Mrs. Roosevelt Discusses Democratic Party Unrest
The Law School Forum closed its fifteenth season quietly last night as the first lady of American politics, Mrs. Eleanor Roosevelt, addressed a small group assembled at Sanders Theatre.
The audience had not come to hear a controversial speech by Mrs. Roosevelt; the topic of her address was not even printed on the program. Almost reverently the crowd greeted the former President's wife with a standing ovation; not even a cough broke the respectful silence which lasted throughout her informal remarks.
Mrs. Roosevelt chose as her topic for the evening "Unrest Within the Democratic Party." The Forum committee brought in three experts on Massachusetts politics, including the President of the Boston City Council, to discuss this problem as it pertained to the local scene.
Mrs. Roosevelt's address, however, was more of a general over-view of political philosophy than a discussion of the current struggles for control of the Democratic Party.
Asks Party Realignment
Speaking of the similarity between America's two parties Mrs. Roosevelt called for a "re-alignment based on principles" in the American party system. She maintained that Republicans and Democrats each have conservative and progressive wings in their organizations, although the Republicans, as a whole, were "possibly a bit less progressive than the Democrats."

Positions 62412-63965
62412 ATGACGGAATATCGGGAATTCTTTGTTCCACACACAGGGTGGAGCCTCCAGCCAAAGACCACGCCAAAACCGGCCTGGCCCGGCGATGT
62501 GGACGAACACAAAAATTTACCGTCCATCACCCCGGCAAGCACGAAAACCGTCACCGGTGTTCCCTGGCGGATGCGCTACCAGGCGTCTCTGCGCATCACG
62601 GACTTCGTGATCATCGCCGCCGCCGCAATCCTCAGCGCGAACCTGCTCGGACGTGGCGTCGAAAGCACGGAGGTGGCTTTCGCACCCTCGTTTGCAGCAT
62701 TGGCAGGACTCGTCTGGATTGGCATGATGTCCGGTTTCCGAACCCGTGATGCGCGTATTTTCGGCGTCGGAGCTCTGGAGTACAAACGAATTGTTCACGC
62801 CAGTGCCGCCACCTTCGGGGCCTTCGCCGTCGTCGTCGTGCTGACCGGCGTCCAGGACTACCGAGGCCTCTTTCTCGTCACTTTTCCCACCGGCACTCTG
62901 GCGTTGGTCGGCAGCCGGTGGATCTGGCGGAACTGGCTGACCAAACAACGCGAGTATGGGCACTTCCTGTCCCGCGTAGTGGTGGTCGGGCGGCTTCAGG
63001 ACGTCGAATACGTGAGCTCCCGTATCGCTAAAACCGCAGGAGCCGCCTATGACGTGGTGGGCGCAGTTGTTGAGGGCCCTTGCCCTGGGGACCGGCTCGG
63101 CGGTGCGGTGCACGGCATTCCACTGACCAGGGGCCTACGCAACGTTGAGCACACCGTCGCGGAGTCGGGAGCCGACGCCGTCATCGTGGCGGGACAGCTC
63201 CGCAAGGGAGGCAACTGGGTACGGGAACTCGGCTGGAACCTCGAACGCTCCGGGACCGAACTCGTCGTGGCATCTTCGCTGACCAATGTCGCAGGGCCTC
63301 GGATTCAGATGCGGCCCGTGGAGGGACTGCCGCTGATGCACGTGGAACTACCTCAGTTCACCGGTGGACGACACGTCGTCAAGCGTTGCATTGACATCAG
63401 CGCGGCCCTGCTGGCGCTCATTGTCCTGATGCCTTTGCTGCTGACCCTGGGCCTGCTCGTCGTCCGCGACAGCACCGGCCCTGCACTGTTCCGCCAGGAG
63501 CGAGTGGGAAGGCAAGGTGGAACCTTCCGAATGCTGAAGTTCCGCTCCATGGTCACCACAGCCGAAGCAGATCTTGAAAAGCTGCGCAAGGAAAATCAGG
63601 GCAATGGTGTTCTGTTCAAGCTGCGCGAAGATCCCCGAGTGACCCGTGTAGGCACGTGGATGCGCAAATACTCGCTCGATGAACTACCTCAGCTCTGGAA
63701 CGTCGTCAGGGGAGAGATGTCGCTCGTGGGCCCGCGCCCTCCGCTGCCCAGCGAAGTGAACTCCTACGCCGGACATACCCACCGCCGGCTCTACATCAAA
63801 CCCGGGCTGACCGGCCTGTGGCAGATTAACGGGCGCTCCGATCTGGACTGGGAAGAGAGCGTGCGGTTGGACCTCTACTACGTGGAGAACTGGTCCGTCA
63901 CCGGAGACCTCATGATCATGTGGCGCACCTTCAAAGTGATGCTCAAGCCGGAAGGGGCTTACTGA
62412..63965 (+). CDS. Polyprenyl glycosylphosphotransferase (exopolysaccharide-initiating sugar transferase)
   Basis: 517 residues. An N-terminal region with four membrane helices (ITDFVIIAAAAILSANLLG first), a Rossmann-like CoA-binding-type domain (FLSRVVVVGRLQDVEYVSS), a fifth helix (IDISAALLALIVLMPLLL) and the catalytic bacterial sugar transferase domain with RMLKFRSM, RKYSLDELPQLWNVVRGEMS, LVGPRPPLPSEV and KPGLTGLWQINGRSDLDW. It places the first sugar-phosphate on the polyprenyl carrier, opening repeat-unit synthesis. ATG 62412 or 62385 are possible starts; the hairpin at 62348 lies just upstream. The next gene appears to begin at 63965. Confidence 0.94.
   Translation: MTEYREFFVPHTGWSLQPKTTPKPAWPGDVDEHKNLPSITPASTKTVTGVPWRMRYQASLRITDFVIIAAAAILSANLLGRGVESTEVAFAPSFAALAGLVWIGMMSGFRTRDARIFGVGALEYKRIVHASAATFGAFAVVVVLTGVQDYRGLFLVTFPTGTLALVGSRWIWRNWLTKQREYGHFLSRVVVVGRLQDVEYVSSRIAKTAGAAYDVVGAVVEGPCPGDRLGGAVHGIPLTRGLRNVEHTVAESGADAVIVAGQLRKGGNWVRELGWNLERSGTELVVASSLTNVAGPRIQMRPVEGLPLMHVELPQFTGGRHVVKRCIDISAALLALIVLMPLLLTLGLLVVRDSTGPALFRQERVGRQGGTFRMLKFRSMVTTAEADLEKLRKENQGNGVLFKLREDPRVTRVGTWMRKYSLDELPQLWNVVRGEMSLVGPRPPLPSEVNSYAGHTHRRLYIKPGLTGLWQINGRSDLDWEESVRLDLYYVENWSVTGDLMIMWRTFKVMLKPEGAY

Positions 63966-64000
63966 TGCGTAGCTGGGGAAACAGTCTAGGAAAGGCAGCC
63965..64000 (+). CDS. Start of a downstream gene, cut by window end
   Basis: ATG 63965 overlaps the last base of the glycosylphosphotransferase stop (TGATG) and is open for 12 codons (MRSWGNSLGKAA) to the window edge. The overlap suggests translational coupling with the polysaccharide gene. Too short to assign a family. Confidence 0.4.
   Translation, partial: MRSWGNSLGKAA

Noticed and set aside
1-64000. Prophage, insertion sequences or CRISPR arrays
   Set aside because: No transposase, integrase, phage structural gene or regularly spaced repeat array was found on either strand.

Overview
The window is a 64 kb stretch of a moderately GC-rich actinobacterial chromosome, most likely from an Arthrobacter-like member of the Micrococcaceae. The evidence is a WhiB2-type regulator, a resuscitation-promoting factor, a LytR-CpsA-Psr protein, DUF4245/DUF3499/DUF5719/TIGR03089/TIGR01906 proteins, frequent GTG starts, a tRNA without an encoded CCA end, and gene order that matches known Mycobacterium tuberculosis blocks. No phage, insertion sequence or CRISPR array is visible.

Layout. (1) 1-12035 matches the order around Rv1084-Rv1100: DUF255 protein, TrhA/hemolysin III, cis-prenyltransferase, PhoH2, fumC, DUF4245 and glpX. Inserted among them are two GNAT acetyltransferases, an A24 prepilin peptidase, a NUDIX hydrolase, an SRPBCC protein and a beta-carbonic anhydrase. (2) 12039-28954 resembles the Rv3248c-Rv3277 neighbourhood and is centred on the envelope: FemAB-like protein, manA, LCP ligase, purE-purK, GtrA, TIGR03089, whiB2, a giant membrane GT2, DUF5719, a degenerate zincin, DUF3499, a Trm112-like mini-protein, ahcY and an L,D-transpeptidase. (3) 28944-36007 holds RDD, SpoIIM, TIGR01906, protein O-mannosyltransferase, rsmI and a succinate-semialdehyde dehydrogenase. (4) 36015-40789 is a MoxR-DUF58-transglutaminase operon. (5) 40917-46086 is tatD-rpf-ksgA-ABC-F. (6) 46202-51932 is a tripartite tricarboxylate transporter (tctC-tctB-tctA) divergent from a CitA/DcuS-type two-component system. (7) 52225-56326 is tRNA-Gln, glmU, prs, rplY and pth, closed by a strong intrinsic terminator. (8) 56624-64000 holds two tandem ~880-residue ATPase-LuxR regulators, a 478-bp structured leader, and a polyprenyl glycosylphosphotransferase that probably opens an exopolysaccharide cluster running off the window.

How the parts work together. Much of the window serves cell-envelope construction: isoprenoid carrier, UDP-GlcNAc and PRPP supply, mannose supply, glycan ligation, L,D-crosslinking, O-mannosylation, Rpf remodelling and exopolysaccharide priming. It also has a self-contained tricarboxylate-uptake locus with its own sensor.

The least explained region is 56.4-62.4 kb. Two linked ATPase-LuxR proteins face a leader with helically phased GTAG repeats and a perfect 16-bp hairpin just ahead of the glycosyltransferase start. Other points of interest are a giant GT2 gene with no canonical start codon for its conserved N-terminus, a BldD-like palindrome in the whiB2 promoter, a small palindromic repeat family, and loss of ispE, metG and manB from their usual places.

Traditionally, Democrats have been aligned with the working classes in the big cities, she declared. Today, however, the constituency of the party is changing. She noted that now Democrats are becoming more representative of intellectual and middle-class "suburbia" groups.
In addition to this switch in constituency, a feeling of disenchantment on the part of the workers is another prime cause of "unrest" in the party. Mrs. Roosevelt claimed that many city-dwellers are beginning to feel that there are certain problems which neither party is facing.
She did not, however, view this unrest as an evil. If such unrest led to a realignment of parties, it could be a great good for American society. "We could then move forward with more sense of unity," she declared.